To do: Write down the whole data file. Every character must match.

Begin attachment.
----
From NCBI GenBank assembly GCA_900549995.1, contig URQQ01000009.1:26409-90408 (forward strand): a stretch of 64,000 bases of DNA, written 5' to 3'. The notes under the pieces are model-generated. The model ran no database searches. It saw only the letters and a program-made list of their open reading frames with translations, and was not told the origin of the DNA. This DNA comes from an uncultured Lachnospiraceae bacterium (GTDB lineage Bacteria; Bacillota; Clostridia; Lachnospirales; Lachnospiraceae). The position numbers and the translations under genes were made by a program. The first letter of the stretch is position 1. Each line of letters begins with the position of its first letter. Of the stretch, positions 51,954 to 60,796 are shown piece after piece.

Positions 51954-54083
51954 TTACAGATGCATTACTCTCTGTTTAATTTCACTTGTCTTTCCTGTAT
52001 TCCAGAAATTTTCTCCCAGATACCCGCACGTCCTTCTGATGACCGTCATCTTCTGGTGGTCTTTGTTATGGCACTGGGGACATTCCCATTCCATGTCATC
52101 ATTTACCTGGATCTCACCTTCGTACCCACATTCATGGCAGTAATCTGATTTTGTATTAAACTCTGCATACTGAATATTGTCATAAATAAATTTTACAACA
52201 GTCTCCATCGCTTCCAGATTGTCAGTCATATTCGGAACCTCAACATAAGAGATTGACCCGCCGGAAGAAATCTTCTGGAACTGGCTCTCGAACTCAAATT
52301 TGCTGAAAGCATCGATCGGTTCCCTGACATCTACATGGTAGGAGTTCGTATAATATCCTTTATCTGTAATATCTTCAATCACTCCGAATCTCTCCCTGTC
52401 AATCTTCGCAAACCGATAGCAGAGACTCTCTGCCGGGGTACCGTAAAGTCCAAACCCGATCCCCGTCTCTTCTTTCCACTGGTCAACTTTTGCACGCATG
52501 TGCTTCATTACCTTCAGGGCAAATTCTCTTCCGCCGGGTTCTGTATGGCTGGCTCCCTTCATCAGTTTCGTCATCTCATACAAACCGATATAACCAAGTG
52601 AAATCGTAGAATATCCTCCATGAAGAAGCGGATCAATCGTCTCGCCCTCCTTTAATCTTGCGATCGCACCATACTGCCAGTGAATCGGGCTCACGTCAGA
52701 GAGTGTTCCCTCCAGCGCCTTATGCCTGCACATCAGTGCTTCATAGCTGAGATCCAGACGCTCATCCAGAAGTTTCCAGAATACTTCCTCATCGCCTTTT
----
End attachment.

From NCBI GenBank assembly GCA_900549995.1, contig URQQ01000009.1:26409-90408 (forward strand): a stretch of 64,000 bases of DNA, written 5' to 3'. The notes under the pieces are model-generated. The model ran no database searches. It saw only the letters and a program-made list of their open reading frames with translations, and was not told the origin of the DNA. This DNA comes from an uncultured Lachnospiraceae bacterium (GTDB lineage Bacteria; Bacillota; Clostridia; Lachnospirales; Lachnospiraceae). The position numbers and the translations under genes were made by a program. The first letter of the stretch is position 1. Each line of letters begins with the position of its first letter. Of the stretch, positions 51,954 to 60,796 are shown piece after piece.

Positions 51954-54083
51954 TTACAGATGCATTACTCTCTGTTTAATTTCACTTGTCTTTCCTGTAT
52001 TCCAGAAATTTTCTCCCAGATACCCGCACGTCCTTCTGATGACCGTCATCTTCTGGTGGTCTTTGTTATGGCACTGGGGACATTCCCATTCCATGTCATC
52101 ATTTACCTGGATCTCACCTTCGTACCCACATTCATGGCAGTAATCTGATTTTGTATTAAACTCTGCATACTGAATATTGTCATAAATAAATTTTACAACA
52201 GTCTCCATCGCTTCCAGATTGTCAGTCATATTCGGAACCTCAACATAAGAGATTGACCCGCCGGAAGAAATCTTCTGGAACTGGCTCTCGAACTCAAATT
52301 TGCTGAAAGCATCGATCGGTTCCCTGACATCTACATGGTAGGAGTTCGTATAATATCCTTTATCTGTAATATCTTCAATCACTCCGAATCTCTCCCTGTC
52401 AATCTTCGCAAACCGATAGCAGAGACTCTCTGCCGGGGTACCGTAAAGTCCAAACCCGATCCCCGTCTCTTCTTTCCACTGGTCAACTTTTGCACGCATG
52501 TGCTTCATTACCTTCAGGGCAAATTCTCTTCCGCCGGGTTCTGTATGGCTGGCTCCCTTCATCAGTTTCGTCATCTCATACAAACCGATATAACCAAGTG
52601 AAATCGTAGAATATCCTCCATGAAGAAGCGGATCAATCGTCTCGCCCTCCTTTAATCTTGCGATCGCACCATACTGCCAGTGAATCGGGCTCACGTCAGA
52701 GAGTGTTCCCTCCAGCGCCTTATGCCTGCACATCAGTGCTTCATAGCTGAGATCCAGACGCTCATCCAGAAGTTTCCAGAATACTTCCTCATCGCCTTTT